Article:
IN the Australian memorial cemetery outside the French village of VillersBretonneux a tombstone is inscribed, ‘‘ Another life lost, hearts broken, for what’’. Compared with most memorial messages lamenting the loss of a loved one, this is an unusual epitaph. But Arthur and Annie Rae of suburban Sydney asked a question about the fate of their son, Private William Rae, which is relevant this Armistice Day weekend. Because the circumstances in which he died still underpin the sense of Australian achievement that was born on the battlefields of World War I.
There are three elements to the popular version of the Australian story in World War I: the huge sacrifice of an all- volunteer army; the way it did deeds that the struggling British, the exhausted French and the inexperienced Americans could not manage; and how the discredited imperial high command refused to accept the genius of Australian commander John Monash, the man who knew how to win the war.
In this legend other armies are extras, the typical British commander resembles Blackadder ’ s blithering General Sir Anthony Cecil Hogmanay Melchett, and the generic Australian soldier, from Monash to Rae, was Crocodile Dundee, a man whose courage and ability to learn on the job ensured success.
Rae’s fate illustrates some of this story. The 24- year- old died on August 8, 1918, the first day of a brilliantly planned and well- executed Australian offensive that marked the beginning of the end for the German army, which had come close to breaking the Allied line on much the same ground five months before.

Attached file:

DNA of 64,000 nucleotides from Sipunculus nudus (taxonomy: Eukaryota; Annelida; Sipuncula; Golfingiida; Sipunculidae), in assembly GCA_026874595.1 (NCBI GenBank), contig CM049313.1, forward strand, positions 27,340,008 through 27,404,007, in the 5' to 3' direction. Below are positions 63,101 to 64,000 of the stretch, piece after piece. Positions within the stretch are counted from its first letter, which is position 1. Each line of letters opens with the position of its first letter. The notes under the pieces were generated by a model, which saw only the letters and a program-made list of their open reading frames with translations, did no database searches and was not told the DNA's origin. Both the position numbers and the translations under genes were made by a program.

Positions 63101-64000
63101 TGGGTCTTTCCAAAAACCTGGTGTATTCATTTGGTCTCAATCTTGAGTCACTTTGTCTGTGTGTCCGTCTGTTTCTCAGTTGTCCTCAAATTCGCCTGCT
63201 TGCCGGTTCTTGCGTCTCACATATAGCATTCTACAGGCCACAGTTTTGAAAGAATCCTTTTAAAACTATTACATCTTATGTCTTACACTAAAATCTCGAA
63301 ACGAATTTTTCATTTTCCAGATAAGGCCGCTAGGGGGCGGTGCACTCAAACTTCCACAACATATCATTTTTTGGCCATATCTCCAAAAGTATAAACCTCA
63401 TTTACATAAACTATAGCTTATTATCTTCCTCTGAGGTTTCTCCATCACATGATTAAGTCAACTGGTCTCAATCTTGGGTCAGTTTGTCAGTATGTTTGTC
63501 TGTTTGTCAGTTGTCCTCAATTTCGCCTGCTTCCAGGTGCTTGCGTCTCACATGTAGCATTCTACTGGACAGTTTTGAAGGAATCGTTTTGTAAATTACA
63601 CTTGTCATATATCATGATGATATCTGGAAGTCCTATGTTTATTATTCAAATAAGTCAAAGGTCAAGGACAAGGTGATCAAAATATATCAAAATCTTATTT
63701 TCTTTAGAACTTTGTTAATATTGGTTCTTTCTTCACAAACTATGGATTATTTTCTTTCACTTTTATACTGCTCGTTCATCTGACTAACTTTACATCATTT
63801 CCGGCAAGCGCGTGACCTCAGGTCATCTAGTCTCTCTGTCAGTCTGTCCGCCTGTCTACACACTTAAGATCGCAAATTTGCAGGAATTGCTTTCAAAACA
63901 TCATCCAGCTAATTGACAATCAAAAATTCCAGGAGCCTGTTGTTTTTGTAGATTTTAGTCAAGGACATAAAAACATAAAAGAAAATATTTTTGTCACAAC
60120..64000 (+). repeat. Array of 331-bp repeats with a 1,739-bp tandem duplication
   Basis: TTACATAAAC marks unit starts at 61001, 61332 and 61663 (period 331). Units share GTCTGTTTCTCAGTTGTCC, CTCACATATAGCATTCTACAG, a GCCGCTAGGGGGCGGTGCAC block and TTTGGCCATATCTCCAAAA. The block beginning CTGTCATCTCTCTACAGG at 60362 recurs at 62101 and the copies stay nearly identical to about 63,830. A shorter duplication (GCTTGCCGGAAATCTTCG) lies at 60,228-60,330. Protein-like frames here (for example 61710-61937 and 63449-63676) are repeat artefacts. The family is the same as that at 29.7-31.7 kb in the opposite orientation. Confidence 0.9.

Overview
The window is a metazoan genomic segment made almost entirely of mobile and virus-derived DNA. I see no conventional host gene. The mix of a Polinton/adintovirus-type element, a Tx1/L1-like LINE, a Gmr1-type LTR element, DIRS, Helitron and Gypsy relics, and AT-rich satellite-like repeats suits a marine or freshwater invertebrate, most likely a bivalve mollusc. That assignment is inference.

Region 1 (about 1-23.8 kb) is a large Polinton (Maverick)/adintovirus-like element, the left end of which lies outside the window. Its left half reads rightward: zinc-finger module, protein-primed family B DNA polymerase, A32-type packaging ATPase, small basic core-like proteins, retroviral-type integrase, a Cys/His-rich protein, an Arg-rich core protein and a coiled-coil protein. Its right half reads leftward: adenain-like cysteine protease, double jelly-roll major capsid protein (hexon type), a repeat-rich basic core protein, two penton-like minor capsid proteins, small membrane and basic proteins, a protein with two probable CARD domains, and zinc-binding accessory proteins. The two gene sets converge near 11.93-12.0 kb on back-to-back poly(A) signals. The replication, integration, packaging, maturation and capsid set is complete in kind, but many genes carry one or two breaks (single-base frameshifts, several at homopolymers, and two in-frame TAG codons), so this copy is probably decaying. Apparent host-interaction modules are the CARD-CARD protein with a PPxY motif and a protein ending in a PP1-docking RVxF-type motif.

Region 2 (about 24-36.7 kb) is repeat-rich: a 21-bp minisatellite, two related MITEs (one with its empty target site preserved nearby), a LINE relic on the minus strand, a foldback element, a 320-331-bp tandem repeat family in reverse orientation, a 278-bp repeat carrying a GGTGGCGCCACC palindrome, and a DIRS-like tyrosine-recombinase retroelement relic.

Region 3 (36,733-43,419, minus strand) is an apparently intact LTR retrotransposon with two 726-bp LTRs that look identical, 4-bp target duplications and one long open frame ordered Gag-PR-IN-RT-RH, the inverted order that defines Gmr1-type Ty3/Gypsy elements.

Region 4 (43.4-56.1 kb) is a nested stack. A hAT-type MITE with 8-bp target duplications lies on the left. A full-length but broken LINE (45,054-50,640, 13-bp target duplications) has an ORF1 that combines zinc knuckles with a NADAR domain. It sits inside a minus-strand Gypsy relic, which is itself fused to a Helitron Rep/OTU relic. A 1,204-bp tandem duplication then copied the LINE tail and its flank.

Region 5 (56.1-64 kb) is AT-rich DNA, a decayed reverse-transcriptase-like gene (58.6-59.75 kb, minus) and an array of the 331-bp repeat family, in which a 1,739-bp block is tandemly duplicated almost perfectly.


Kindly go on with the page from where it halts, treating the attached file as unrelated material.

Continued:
There is no doubt Monash and his five divisions, a fraction of the Allied armies, made a significant contribution to winning the war. But the cult of the Digger, and especially their commander, goes further. For example, in his recent biography of the general, Monash: The Outsider Who Won a War, Roland Perry presents the general as a military thinker far superior to his peers. Monash’s ‘‘ strategies delineated the Australians from the rest of the Allies. They marked a change in the way war was conducted from a 19th- century mentality whereby men were cannon fodder . . . his thinking ( was) perhaps a half- century ahead of his contemporaries,’’ Perry writes.
Perry also argues that Monash’s use of infantry and tanks to break the German lines inspired the theory of the German blitzkriegs of 1940- 42. He even suggests the Monash model inspired Adolf Hitler’s military approach.
Perhaps. The German general Perry quotes, Heinz Guderian, was familiar with the works of other World War I veterans who laid the foundations for armoured warfare, Basil Liddell Hart, J. F. C. Fuller and Charles de Gaulle among them. But Guderian made no mention of Monash and referred to the Australians’ victory at Amiens as ‘‘ not a worthwhile operational breakthrough’’.
There is also a difference between the way the Allies used armour in 1918, to help the infantry punch a big hole in the enemy’s line, and the way the Germans beat the French and the Russians in 1940- 41 by sending an expanding torrent of armour and mechanised infantry through a gap in their opponent’s front. Nor is Perry’s the only interpretation of the evidence he cites to support his claim Hitler was inspired by Guderian’s analysis of Monash’s 1918 victory.